A federal task force created following the Aliso Canyon natural gas leak near Porter Ranch issued dozens of recommendations Tuesday aimed at bolstering safety at underground gas-storage fields, including design changes to ensure that a single "point of failure" in a well cannot lead to an uncontrolled leak.
In a roughly 90-page report, the Interagency Task Force on Natural Gas Storage Safety issued 44 recommendations on topics including well integrity, response to a gas leak and reliability of energy supplies.
"No community should have to go through something like the Aliso Canyon leak again," U.S. Secretary of Energy Ernest Moniz wrote in a message included with the report. "The recommendations in this report outline the steps we can take to prevent such an incident in the future.
Top news of the day
Now, it is up to (the) industry to implement these recommendations in a timely fashion, while state and federal officials develop regulations that enhance the safety of underground storage facilities in the United States."
The report's recommendations include a call for new wells to be designed to ensure a "single point of failure" cannot lead to an uncontrolled flow of leaking gas, and that old "single point-of-failure wells" be phased out. It also called for storage field operators to adopt monitoring programs, integrity tests of wells and leakage surveys.
The document also address responses to future large-scale leaks, calling for early creation of a "unified command" structure and advance establishment of emergency air-monitoring plans. The Aliso Canyon natural gas leak began Oct. 23, 2015, at the Southern California Gas Co. storage facility and forced thousands of residents to relocate temporarily.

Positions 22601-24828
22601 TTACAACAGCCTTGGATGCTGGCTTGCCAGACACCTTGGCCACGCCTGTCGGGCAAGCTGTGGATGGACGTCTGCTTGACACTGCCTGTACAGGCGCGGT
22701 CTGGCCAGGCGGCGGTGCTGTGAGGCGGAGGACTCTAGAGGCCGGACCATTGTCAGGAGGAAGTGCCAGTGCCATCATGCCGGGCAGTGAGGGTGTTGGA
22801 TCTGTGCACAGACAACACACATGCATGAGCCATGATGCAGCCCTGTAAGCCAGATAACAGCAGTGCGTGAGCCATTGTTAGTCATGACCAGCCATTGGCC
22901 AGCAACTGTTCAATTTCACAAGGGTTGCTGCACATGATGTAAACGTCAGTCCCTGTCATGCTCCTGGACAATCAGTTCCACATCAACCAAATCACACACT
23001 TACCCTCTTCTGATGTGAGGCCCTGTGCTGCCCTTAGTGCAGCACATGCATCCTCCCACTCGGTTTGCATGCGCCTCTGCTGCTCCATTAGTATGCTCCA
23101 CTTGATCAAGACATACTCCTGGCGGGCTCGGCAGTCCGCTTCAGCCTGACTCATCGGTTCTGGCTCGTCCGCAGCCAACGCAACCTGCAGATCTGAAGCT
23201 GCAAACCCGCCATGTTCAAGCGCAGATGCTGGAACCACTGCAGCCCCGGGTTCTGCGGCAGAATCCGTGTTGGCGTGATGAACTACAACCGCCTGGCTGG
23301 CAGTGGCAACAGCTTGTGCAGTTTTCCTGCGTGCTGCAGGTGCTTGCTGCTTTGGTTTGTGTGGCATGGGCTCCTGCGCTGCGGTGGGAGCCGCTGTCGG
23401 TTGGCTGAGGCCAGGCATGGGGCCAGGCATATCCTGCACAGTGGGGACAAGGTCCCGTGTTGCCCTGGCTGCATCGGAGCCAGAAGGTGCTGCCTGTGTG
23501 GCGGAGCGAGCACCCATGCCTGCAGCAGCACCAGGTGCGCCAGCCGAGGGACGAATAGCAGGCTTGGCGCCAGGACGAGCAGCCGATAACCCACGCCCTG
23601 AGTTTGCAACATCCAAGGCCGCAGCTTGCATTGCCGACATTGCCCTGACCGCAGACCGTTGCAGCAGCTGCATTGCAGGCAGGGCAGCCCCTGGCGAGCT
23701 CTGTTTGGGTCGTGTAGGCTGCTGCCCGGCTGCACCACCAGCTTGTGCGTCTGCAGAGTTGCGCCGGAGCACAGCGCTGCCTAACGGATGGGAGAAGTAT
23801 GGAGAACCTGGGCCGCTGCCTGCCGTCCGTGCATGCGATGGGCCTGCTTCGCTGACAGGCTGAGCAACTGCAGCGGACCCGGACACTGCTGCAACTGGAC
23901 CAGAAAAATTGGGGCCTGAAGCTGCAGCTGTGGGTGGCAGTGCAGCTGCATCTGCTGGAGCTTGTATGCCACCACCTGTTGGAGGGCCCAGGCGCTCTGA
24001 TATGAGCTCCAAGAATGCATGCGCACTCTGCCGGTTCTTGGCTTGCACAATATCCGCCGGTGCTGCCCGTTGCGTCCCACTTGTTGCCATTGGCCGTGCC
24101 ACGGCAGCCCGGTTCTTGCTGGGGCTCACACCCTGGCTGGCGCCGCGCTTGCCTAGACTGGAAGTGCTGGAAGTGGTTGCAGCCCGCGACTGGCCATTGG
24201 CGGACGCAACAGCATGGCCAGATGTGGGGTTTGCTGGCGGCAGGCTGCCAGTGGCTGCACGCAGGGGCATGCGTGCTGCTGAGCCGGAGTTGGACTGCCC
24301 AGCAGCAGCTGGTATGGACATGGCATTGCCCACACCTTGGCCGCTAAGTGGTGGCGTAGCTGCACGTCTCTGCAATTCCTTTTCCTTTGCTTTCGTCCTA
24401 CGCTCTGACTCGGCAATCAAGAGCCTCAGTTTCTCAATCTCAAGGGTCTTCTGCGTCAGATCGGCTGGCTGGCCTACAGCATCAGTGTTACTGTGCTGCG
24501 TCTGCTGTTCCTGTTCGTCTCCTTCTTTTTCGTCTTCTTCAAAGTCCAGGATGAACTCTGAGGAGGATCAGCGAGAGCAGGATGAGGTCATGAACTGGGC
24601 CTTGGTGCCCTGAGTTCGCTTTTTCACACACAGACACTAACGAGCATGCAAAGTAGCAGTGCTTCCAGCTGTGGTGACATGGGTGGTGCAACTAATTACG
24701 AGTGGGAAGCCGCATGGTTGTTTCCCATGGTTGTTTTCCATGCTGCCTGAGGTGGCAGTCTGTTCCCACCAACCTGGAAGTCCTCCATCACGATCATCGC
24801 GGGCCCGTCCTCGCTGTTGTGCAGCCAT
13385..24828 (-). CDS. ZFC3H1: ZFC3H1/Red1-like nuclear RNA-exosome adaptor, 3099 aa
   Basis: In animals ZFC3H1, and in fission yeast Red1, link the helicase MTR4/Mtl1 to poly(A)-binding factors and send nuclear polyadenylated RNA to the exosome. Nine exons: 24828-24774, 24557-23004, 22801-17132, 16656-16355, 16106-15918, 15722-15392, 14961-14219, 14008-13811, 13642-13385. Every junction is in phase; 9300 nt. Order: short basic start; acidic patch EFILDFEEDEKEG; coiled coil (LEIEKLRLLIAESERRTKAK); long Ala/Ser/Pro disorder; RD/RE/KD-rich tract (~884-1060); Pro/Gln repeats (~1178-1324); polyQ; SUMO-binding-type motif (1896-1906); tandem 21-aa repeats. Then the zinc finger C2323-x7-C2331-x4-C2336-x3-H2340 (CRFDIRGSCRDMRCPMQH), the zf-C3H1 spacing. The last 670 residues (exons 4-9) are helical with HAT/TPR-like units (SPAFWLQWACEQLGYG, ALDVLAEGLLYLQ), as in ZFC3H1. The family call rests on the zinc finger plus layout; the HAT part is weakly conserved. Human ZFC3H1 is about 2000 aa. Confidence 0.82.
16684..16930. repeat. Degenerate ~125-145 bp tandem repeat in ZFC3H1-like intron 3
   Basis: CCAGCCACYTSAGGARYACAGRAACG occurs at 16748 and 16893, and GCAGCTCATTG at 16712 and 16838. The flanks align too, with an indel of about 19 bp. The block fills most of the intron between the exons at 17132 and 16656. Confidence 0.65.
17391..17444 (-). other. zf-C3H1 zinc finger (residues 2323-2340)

The leak was shut down 16 weeks later, on Feb. 11. By that time, the leak had spewed more than 100,000 tons of methane into the air, making it the largest methane leak in U.S. history, according to a study released in February by UC Davis, the National Oceanic and Atmospheric Administration and others.
At the peak of the leak, the amount of methane pouring into the air from the damaged pipe was double the rate of methane emissions from the entire Los Angeles basin, according to the study. Even after the leak was capped, many residents continued to report health problems such as migraines and respiratory irritation.
SoCalGas spokesman Chris Gilbride said the utility is reviewing the report, but said the company cooperated fully with the task force "and is committed to supporting forward-looking and reasonable regulations that promote safety at natural gas storage facilities."
"In accordance with new regulations and state laws, withdrawal and injection of natural gas will only occur through newly installed inner tubing of wells approved for use by the Division of Oil, Gas and Geothermal Resources," he said. "Consistent with the report's recommendation, physical barriers, or casings, around the new inner tubing will provide a secondary layer of protection against potential leaks.
"SoCalGas has replaced the inner tubing of every DOGGR-approved storage well with new pipe," he said. "In total more than 40 miles of new piping has been installed."
Gilbride said the company is also using an infrared methane-detection system and performing continuous well-pressure monitoring, along with twice- daily visual well inspections and video scanning of the wells.
Sen. Barbara Boxer, D-Calif., pushed for the creation of the federal task force, and she called the report "an important first step toward protecting our communities from suffering another crisis like the one we saw at Aliso Canyon." "The recommendations from this task force would reduce the chance of future gas leaks while also strengthening protections for public health and the environment," Boxer said.